- Feb 4, 2016
Intel's fourth-generation Core processors, codenamed Haswell, are subject to new security exploits. According to the company, a vulnerability exists inside the graphics controller of 4th generation Haswell processors, happening once the DirectX 12 API loading occurs. To fix the problem, Intel has found that disabling this API results in a fix. Starting with Intel graphics driver 18.104.22.16807 applications that run exclusively on DirectX 12 API no longer work with the following Intel Graphics Controllers: Intel Iris Pro Graphics 5200/5100, HD Graphics 5000/4600/4400/4200, and Intel Pentium and Celeron Processors with Intel HD Graphics based on 4th Generation Intel Core.
"A potential security vulnerability in Intel Graphics may allow escalation of privilege on 4th Generation Intel Core processors. Intel has released a software update to mitigate this potential vulnerability. In order to mitigate the vulnerability, DirectX 12 capabilities were deprecated." says the Intel page. If a user with a Haswell processor has a specific need to run the DirectX 12 application, they can downgrade their graphics driver to version 22.214.171.12463 or older.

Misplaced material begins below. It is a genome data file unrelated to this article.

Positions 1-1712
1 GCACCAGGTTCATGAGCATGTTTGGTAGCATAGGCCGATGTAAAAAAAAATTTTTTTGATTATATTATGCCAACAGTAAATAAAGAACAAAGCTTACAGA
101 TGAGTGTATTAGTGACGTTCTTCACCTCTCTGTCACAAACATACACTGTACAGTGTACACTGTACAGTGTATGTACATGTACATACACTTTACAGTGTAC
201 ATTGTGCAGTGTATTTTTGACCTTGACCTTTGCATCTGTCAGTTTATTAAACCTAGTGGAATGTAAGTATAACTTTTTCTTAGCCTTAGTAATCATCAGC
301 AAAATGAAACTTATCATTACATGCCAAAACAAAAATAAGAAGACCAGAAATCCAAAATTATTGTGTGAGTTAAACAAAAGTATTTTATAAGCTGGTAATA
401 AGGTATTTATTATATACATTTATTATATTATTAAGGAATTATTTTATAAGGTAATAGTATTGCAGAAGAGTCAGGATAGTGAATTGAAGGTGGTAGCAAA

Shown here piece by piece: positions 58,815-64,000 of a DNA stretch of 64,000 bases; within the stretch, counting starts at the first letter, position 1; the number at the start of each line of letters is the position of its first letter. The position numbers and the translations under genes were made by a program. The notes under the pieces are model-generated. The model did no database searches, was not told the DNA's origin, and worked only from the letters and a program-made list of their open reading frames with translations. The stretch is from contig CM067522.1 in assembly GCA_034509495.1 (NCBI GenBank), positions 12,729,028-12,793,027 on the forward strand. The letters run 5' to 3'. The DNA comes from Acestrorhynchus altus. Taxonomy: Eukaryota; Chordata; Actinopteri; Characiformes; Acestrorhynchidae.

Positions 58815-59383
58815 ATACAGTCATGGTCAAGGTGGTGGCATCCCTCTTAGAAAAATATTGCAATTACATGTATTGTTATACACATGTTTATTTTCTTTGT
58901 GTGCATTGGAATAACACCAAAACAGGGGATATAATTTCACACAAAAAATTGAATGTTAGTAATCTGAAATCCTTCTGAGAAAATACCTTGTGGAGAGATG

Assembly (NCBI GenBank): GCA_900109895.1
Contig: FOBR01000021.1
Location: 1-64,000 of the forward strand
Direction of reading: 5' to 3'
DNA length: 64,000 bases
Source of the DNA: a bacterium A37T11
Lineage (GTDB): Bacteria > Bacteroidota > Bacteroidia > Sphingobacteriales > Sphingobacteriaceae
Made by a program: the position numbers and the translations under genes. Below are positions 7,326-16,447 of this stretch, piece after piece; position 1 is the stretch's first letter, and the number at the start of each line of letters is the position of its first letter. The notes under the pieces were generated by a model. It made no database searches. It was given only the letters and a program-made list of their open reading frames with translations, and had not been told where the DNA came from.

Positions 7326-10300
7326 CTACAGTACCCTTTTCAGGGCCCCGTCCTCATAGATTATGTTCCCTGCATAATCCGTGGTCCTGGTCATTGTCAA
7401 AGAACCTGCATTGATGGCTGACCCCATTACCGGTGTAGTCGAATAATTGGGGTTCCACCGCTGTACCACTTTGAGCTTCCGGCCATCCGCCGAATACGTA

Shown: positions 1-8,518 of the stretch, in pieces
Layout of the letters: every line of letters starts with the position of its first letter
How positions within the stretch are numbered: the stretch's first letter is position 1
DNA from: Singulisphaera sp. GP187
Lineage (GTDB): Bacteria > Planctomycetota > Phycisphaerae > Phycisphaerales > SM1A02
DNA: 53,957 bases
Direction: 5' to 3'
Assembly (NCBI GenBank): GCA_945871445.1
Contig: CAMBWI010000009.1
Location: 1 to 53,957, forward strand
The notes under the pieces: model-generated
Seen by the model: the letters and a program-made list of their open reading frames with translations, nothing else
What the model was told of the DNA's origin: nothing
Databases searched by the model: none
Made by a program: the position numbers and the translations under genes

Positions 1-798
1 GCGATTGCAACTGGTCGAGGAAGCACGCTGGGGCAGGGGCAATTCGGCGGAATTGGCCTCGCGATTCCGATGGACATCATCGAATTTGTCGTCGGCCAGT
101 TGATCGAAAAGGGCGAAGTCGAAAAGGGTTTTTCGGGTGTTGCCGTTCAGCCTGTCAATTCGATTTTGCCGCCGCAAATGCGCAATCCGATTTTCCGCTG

"A potential security vulnerability in Intel Graphics may allow escalation of privilege on 4th Generation Intel Core processors. Intel has released a software update to mitigate this potential vulnerability.
__EDIT__ another article:
Intel 4th-gen Core processors, aka Haswell, released over eight years ago, received a refresh less than a year later. Despite being relatively old, Intel still supports them...
Those using a dedicated GPU shouldn't worry, but if you want to run DirectX 12-based applications and games using the iGPU of these processors, Intel states you'll have to downgrade to the graphics driver 126.96.36.19963 or older.
All these processors feature iGPUs based on Intel's Gen7 GPU architecture, but it seems the issue resides elsewhere. Some of Intel's 3rd-gen Core CPUs also use iGPUs based on that same architecture, but they're not featured in the list.